Stop plundering of the Titanic, says expert who found wreck
Monday 16 April 2012
New rules must be implemented to stop people from plundering the Titanic, according to Dr Robert Ballard, who found the ship nearly 27 years ago.
The American oceanographer, who located the wreck in September 1985, took part in commemorative events at the new Titanic Belfast visitor centre on Saturday and used the occasion to highlight what he believes to be evidence of pillaging from the wreck.
In a public lecture, the self-confessed "equal-opportunity explorer" cited the ship's crow's nest and a light fixture as items that had "gone".
"You don't stick your finger in the Mona Lisa when you go to the Louvre," he quipped.
Dr Ballard also displayed photos to the audience showing areas where rust on the ship had been disturbed by what he believes to be robotic submarines landing on its surface.
"I have no problem with people visiting the Titanic," he said, "if we can get some rules to visitations."
Titanic's wreckage in the North Atlantic, which is in international waters and hence outside the jurisdiction of any state, is now protected under a Unesco convention as a site of cultural heritage, a status bestowed upon wrecks that have been submerged for 100 years. The convention aims to stop the illegal pillage of sites.
"The Unesco convention puts teeth to the protection of the Titanic," Dr Ballard told The Independent.
The 69-year-old stopped short of saying who was "plundering" the Titanic, but in a pointed remark said "Russians are selling dives" to the wreck that he discovered approximately 340 nautical miles from Canada's east coast at a depth of 3,800 metres.
"You don't go to a cemetery with a shovel unless you are burying somebody," said Dr Ballard, who believes it is the "world's responsibility" to protect the wreckage.
"The question is do you go through the museums of the deep to appreciate the museum or to plunder?"
Dr Ballard described visiting the Titanic with deep-sea robots as "easy" and explained how technology could be used to relay live images of the wreck across the world, including at the new visitor centre, for educational purposes. But he believes technology could also be used to police the site.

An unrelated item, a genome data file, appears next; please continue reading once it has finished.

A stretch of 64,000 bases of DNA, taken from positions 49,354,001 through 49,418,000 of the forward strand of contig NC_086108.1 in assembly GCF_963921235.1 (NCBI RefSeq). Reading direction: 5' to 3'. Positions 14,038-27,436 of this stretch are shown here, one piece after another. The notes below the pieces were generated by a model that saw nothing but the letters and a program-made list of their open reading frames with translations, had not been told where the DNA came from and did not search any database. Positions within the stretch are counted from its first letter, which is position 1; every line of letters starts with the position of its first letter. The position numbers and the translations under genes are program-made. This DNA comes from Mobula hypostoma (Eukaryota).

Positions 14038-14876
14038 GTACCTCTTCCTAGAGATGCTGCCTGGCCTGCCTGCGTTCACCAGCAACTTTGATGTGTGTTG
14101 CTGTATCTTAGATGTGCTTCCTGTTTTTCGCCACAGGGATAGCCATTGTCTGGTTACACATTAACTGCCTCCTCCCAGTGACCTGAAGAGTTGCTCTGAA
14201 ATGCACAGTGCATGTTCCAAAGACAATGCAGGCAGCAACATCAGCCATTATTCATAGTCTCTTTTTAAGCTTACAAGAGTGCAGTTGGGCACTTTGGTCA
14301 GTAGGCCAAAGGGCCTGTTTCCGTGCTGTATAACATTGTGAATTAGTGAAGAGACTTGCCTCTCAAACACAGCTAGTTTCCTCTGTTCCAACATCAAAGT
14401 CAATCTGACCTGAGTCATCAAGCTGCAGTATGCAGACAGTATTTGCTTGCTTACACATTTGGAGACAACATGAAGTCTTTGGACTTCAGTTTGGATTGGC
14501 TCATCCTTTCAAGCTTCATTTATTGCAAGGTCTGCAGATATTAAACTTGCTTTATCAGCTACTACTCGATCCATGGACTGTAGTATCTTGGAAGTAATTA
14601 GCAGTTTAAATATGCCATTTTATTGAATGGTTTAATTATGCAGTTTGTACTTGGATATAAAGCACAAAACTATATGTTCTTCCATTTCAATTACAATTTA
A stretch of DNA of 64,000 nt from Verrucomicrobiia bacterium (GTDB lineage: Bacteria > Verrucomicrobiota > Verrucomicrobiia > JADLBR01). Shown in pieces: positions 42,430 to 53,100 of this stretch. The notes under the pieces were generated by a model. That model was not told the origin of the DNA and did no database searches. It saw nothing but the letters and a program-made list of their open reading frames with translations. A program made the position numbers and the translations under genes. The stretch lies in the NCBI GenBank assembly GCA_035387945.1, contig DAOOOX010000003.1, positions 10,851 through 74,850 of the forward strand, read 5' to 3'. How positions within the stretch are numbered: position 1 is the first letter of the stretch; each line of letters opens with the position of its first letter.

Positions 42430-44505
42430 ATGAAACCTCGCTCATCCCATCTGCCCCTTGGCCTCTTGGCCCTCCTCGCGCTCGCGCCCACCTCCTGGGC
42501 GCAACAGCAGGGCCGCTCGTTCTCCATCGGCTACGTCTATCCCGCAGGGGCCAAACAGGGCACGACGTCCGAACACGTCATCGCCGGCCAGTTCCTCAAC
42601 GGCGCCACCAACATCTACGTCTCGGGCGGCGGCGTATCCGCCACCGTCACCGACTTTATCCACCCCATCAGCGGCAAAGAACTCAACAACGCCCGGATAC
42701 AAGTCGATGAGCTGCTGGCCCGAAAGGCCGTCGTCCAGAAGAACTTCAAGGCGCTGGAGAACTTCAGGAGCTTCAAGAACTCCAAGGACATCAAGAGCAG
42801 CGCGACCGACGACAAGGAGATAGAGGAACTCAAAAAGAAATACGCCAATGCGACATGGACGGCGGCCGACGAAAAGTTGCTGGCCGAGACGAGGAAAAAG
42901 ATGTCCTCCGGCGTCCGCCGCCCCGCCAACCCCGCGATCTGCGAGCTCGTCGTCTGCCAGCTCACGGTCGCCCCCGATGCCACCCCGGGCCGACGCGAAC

"It's trying to create this ethos that modern technology provides us with to look, but not to touch," he said. "I am interested in protecting human history in the ocean that is at peril. We can put cops and sentries on the Titanic."
Diving in at the deep end is no excuse for shirking the style stakes
Life & Style blogs
Sustained immigration has not harmed Britons' employment, say government advisers
War is war: Why I stand with Israel
7/7 memorial defaced on anniversary of 2005 attacks with ‘Blair lied thousands died’ graffiti
Australia facing international condemnation after turning around Sri Lankans at sea
Even when it brutalises one of its own teenage citizens, America is helpless against Israel
Socialist Worker called to apologise over ‘vile’ article saying Eton schoolboy Horatio Chapple's death is ‘reason to save the polar bears’
- 1 Game of Thrones author George RR Martin says 'f*** you' to fans who fear he will die before finishing Westeros saga
- 2 PornHub begs users to stop uploading video clips of Brazil getting beaten 7-1
- 3 Why I'm on the brink of burning my Israeli passport
- 4 L'Oreal cuts ties with Belgium supporter Axelle Despiegelaere after hunting trip photographs
- 5 The true Gaza back-story that the Israelis aren’t telling this week
£30000 - £45000 per annum + Benefits + Bonus: Harrington Starr: C# Developer (...
£60000 - £80000 per annum + Benefits + Bonus: Harrington Starr: C# Integration...
£75000 - £85000 per annum + ex bens: Deerfoot IT Resources Limited: Biztalk Te...
£60000 per annum: Harrington Starr: Trade Desk Specialist (FIX, Linux, Windows...